We arrive at Pizzini sunburned and salty. Wearing only white towels, other skiers emerge from downstairs and rub snow on their steaming arms. There really is a sauna up here! It’s just beside the heated ski storage with boot dryer. Add the multi-course dinners and even showers (if you choose - we don’t) and this is some swanky hut life! We drink apfelschorle, play cards and buddy up to a pair of American guides here on holiday. Then we raid the sauna in wool caps and goggles. Viva Italia!

Gran Zebru is the reward saved for our last day. Dan and Janine wanted to make this summit on previous trips, but never had the conditions on their side. We start our watches one more time, and skin toward it, steadily pacing against a surprisingly wintery wind. A dark cloud tips over the summit as the mountain gathers its own weather. The climb is sloping at first, then steeper and icy. I leave my skis at the base of the couloir knowing I won’t want to ski anything above it. Other pairs of skis are posted in the snow, too, waiting at various heights. It’s a steep hoof up, but worn-in steps help grip into the 45-degree icy slope. Some rocks rain down from earlier starters, and Italians in one-piece skimo suits swivel past. I stab my poles through the crust and keep moving. More clouds roll in and out but clear completely as we reach the summit.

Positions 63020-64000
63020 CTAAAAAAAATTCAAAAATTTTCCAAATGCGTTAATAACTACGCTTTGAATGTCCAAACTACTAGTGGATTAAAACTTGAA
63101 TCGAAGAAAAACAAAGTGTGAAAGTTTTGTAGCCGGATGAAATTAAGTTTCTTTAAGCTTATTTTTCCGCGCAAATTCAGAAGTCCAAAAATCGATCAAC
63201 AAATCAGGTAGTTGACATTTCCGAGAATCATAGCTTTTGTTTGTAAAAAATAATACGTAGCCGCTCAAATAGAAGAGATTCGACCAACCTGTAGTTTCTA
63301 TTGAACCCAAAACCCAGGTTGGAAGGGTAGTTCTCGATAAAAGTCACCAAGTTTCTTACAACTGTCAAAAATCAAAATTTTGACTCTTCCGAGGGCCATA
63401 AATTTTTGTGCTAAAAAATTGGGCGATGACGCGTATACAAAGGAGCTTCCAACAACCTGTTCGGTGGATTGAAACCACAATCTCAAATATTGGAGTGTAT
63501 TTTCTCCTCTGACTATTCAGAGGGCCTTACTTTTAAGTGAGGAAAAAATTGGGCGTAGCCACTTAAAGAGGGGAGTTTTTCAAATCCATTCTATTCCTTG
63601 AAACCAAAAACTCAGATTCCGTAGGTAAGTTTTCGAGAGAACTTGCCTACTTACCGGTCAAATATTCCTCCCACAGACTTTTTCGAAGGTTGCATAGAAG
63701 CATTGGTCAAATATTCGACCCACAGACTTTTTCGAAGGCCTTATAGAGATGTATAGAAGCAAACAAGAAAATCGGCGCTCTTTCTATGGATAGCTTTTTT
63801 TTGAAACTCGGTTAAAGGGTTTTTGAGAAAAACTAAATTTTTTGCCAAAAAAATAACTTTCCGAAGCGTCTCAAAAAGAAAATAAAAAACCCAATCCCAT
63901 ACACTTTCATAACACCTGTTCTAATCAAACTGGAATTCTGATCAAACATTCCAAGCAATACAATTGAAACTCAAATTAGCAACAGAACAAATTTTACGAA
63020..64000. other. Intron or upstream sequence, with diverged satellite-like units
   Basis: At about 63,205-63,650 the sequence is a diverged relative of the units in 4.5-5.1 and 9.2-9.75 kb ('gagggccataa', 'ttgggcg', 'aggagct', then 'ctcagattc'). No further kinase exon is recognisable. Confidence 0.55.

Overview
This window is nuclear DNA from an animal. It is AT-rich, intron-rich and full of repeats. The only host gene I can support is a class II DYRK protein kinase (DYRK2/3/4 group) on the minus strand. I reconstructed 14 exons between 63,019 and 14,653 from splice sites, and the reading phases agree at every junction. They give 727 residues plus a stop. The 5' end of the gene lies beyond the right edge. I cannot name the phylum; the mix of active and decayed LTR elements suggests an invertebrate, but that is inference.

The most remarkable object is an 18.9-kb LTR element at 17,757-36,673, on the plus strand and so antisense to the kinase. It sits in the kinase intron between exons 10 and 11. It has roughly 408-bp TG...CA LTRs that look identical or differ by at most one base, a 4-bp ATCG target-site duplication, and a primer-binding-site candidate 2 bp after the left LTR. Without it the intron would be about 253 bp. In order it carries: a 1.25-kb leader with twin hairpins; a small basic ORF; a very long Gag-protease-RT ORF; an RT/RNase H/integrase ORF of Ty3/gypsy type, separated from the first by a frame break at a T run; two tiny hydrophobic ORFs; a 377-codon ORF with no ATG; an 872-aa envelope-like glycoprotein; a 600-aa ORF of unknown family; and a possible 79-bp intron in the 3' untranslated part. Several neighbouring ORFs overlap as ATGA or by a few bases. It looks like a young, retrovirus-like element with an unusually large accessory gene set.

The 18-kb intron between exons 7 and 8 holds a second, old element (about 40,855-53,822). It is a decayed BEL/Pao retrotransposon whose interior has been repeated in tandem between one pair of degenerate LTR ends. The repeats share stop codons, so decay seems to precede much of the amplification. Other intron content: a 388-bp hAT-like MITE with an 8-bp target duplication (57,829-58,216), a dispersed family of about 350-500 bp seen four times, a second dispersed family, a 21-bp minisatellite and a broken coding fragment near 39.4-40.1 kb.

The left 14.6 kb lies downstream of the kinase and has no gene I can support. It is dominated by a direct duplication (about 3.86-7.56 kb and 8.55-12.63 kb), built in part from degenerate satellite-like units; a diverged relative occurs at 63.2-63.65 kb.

Finally tucking beside the thin metal cross at the top of Gran Zebru for a windbreak, I’m reminded that it’s worth it—most things that ask more effort, cause heavier breathing, and lead us higher usually are. Jagged ridges unfold in all directions. The whole world seems to be black and white and blue. Only rock, cloud, snow and sky extending endlessly.

We all look to where we started. Far down in the valley below, it’s drier and warmer even than a few days before when we carried our skis up the trail. Greening valleys, speckles of villages, traces of road, all impossibly far below. I feel an impulse, a drive to go higher—motivation for next winter. For now, there’s nothing left but coming down.

Back at the bottom of the couloir and my ready skis, we finally find the anticipated corn baking in the noon sun and excitedly speed over the rolling terrain. Wild, whooping, bucking as we go. Not far beyond Pizzini we straddle rocks on strips of gritty snow until they’re narrower than our skis. Now we’re the ones with bare arms and burnt faces booting down the road to the bottom of the valley where summer is waiting. Back to brown and dust. But for a few days, we traveled through a wild white landscape.